All of a sudden I saw it! A golden gleam sitting on the bottom! The gravel around it was moving up toward the nozzle but it was staying plastered to the bottom. There was no doubt in my mind even though I had never seen anything like it before! It was a small gold nugget! My very first seen underwater. I set the dredge nozzle to the side and quickly stood up and yelled over to Dave. Then I realized that I still had my hooka in my mouth and Dave couldn't understand a word I said. After I removed it, I told Dave to get his mask. He then came over and took a look. I grabbed my underwater camera and took a picture to document it for everyone in Colorado to see. Then I carefully picked it up with my gloved hand, holding it over my other hand so I wouldn't lose it if I dropped it, and handed it to Dave for the snuffer bottle. What a great sight! What a great feeling. It was a little less than a pennyweight but to me it seemed like several ounces. It was the biggest I had found in all my several years of prospecting.
The rest of the day I carefully watched the area around the nozzle. I didn't find any more but the euphoria of the first lasted through the afternoon. After cleanup there was a little over 3 pennyweight of gold in the bottle. My best day ever. The conversation that night around the fire was great, living over the days activities and planning for tomorrow.
The next days dredging went very much the same as the first. We moved rocks, sucked up a lot of material, and got to see gold in the front of the box every time we stopped to refuel. It was great. None too soon though, it was time to cleanup. After 6 hours of steady dredging, we both had about had enough. We already had some nice gold in the sucker bottle from the pickers at the front of the mat whenever we stopped. I don't know about Dave but this had the best day dredging that I had ever had. We had seen other gold on the bottom. It hadn't quite had the same thrill as my first but it was great also.
We pulled out the dredge's mats and watched as pieces of gold washed down the shiny bottom of the sluice with the black sands into the cleanup tub. What a great sight. As we panned out the concentrates one pan at a time, we found more and more gold in each pan. When we were done, almost 1/4 ounce of gold sat in the bottom of the snuffer bottle.
Drying the gold prior to weigh in. It's not a good idea to do this with eating utensils as there might be some mercury remaining on the gold.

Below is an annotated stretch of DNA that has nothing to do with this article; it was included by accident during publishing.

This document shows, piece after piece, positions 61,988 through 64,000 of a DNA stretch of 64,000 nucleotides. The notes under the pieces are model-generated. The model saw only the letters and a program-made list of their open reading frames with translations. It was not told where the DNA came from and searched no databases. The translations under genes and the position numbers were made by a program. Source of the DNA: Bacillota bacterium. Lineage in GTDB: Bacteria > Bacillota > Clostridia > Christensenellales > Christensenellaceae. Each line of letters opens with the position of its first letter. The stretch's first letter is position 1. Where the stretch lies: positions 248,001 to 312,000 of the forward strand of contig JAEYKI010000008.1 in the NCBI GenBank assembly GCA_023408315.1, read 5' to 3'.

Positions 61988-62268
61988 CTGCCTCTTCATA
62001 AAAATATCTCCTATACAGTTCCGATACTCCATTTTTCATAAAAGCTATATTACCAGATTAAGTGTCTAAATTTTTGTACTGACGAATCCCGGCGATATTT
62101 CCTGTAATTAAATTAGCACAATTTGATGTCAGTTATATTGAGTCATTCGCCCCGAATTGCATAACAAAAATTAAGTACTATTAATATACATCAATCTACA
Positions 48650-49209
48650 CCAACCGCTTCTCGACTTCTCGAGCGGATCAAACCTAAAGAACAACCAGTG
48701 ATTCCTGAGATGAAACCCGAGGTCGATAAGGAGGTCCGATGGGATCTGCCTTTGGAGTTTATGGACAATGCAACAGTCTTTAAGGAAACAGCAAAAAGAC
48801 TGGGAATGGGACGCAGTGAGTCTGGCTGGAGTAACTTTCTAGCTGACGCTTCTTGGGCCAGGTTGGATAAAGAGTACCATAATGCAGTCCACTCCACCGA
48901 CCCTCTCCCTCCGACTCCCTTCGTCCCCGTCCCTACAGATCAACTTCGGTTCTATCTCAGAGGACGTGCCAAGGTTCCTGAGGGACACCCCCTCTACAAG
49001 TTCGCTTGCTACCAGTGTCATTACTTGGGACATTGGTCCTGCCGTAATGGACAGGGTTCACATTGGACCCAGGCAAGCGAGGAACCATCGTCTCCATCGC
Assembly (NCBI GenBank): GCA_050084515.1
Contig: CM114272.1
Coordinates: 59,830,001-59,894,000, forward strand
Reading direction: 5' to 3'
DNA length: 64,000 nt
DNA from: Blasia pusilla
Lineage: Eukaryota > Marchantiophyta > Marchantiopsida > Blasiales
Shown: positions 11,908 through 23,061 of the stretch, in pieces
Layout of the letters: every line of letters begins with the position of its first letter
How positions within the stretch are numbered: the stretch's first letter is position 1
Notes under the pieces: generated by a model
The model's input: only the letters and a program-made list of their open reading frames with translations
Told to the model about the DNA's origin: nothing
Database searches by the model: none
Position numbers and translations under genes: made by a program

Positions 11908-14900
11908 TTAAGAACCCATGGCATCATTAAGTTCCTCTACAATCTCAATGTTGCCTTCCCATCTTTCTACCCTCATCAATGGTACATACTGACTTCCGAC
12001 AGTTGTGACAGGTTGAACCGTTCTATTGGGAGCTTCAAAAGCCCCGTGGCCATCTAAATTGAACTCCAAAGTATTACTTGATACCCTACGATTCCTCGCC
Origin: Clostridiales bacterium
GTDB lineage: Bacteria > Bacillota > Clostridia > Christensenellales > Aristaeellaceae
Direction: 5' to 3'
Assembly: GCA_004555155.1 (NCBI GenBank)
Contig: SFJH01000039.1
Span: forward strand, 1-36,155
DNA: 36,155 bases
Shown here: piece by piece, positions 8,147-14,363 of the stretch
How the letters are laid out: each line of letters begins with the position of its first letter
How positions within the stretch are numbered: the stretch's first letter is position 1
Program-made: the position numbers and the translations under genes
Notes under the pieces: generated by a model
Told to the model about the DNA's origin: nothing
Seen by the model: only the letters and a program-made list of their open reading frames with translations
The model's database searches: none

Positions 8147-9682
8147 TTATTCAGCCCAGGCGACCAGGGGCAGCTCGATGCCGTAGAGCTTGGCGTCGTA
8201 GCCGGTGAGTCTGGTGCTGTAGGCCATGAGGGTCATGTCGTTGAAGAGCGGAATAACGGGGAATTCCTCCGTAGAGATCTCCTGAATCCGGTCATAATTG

Dave had to return home the next day so we needed to do the gold split. There was mercury on some of the gold so we placed it into a small metal gold pan and Herbie, the Valley Prospector's camp host, brought his propane torch over and after sampling the wind direction, heated the pan up and vaporized the mercury off. This was the first time I had seen this done. Don't try this yourself without the guidance of someone that knows what they are doing as mercury vapors can be fatal. When we were done, our gold was sitting in the bottom of the pan clean of all mercury. It was kind of dull from being heated so we put it in a plastic container, added a little ammonia, and shook it for 5 minutes. This made it shiny again. The next step was to dry the gold so it could be weighed. This was done in a plate over the cook stove. When heating gold always be aware that there might be mercury on it and stay upwind from the stove.
Weighing the gold, we ended up with 1/3 ounce. 8 pennyweight total. Not bad for 2 days work. Dave and I both were elated. The final remaining step was to split the gold. There was one really nugget that was thick and had a lot of character. We both wanted it. Taking out a coin I tossed it in the air and said "Heads". It came up tails. Dave cheerfully selected the nugget and then we alternated selections until we were down to the fines. Those we weighed and then split by weight. After the split, we both loaded up into Dave's car and drove to Downieville for a supper of pizza and beer. Make mine any kind only put lots of jalapeno's on it. What a great way to end a terrific 2 days.
Plans are already in the works for next year. Only next year, Dave plans to have a large dredge of his own.
We'll get together, help one another get setup, move big rocks, but run our own dredges. No flipping for first pick next year.
Check out Dave's version of this story and his pictures. He also has stories of his other prospecting adventures.